Lurbinectedin in BRCA-Mutated and Unselected Metastatic Breast Cancer


Key Points

  • The response rate was 41% in the BRCA-mutant group, including 61% among patients with BRCA2 mutation and 26% among those with BRCA1 mutation.
  • The response rate in the BRCA wild-type/unknown status group was 9%.

In a phase II study reported in the Journal of Clinical Oncology, Cruz et al found that the trabectedin (Yondelis) analog lurbinectedin was active in patients with metastatic breast cancer with germline BRCA mutations, with much lower activity in those without BRCA mutation or unknown mutation status. Lurbinectedin is a selective inhibitor of active transcription of protein-coding genes.

Study Details

In the study, 54 patients with BRCA1/2 mutation and 35 patients with BRCA1/2 wild-type (n = 9) or unknown status received lurbinectedin via 1-hour infusion every 3 weeks, initially at a flat dose of 7.0 mg; after evidence of body surface area–related toxicity was observed, dosing was changed to 3.5 mg/m2 (received by 19 patients in the BRCA-mutant group).

Response Rates

In the BRCA-mutant group, the objective response rate was 41%, including 61% among 23 patients with BRCA2 mutation and 26% among 31 with BRCA1 mutation. Median progression-free survival was 4.6 months, including 5.9 months in those with BRCA2 mutation and 3.0 months in those with BRCA1 mutation. Median overall survival was 20, 26.6, and 15.9 months, respectively.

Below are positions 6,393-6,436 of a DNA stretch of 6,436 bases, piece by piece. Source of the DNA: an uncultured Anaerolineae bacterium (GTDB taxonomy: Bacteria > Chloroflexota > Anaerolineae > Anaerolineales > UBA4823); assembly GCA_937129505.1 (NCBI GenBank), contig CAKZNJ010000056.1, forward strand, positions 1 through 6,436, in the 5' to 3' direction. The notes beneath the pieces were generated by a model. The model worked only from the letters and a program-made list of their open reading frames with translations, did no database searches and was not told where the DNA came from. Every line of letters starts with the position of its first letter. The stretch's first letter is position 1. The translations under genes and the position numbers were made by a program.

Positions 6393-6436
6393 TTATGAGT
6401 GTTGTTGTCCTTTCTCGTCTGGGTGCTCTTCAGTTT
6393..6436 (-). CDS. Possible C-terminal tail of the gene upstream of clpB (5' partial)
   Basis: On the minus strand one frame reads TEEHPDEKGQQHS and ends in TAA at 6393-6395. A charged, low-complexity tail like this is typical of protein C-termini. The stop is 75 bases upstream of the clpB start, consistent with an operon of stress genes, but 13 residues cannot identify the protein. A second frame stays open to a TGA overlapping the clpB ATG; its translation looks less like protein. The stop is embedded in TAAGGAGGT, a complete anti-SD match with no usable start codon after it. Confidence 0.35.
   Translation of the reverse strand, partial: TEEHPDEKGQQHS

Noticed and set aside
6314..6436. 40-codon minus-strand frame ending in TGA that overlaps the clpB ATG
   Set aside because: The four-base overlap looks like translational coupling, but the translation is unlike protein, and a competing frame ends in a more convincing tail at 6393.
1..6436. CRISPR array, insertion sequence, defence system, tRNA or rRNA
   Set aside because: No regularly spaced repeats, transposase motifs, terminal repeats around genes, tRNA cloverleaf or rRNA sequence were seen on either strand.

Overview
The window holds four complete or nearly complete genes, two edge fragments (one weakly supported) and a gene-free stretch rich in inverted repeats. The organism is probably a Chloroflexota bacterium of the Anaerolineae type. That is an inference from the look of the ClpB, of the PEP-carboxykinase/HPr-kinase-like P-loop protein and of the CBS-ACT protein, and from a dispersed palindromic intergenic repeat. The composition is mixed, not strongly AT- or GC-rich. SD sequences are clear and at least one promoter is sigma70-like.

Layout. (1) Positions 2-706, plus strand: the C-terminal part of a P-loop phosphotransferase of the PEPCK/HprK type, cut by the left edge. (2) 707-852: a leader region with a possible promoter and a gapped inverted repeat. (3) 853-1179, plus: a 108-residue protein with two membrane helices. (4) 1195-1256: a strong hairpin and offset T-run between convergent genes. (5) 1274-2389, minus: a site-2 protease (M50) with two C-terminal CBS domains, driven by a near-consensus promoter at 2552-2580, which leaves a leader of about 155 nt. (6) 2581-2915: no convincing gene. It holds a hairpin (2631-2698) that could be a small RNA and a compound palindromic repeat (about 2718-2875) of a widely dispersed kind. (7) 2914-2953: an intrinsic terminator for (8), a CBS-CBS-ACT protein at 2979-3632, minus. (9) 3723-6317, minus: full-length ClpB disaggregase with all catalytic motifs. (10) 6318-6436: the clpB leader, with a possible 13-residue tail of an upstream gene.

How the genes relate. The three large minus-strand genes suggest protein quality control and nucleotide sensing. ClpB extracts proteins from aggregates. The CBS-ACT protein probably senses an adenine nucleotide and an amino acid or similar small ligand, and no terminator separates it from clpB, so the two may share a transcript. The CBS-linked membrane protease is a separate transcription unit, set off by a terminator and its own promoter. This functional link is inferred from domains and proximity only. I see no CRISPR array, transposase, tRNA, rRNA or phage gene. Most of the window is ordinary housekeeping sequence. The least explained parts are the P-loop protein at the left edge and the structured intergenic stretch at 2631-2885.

In the wild-type/unknown status group, the objective response rate was 9% and median progression-free and overall survival were 2.5 months and 12.5 months, respectively.

Adverse Events

Severe adverse events and laboratory abnormalities were reduced in frequency with the switch to a dose of 3.5 mg/m2, including a reduction in grade 4 neutropenia from 51% to 10% in the BRCA-mutant group. The most common nonhematologic adverse events observed at 3.5 mg/m2 were nausea (74%, 5% grade 3), and fatigue (74%, 21% grade 3). Neutropenia was the most common severe hematologic adverse event (47% grade 3, 10% grade 4).

The investigators concluded, “Lurbinectedin showed noteworthy activity in patients with BRCA1/2 mutations. Response and survival was notable in those with BRCA2 mutations. Additional clinical development in this subset of patients with metastatic breast cancer is warranted.”

The study was supported by grants and fellowships from the Asociación Española Contra el Cóncer, Health Department of Generalitat de Catalunya, Breast Cancer Research Foundation.

Judith Balmaña, MD, PhD, of Vall d’Hebron Institute of Oncology, is the corresponding author for the Journal of Clinical Oncology article.

The content in this post has not been reviewed by the American Society of Clinical Oncology, Inc. (ASCO®) and does not necessarily reflect the ideas and opinions of ASCO®.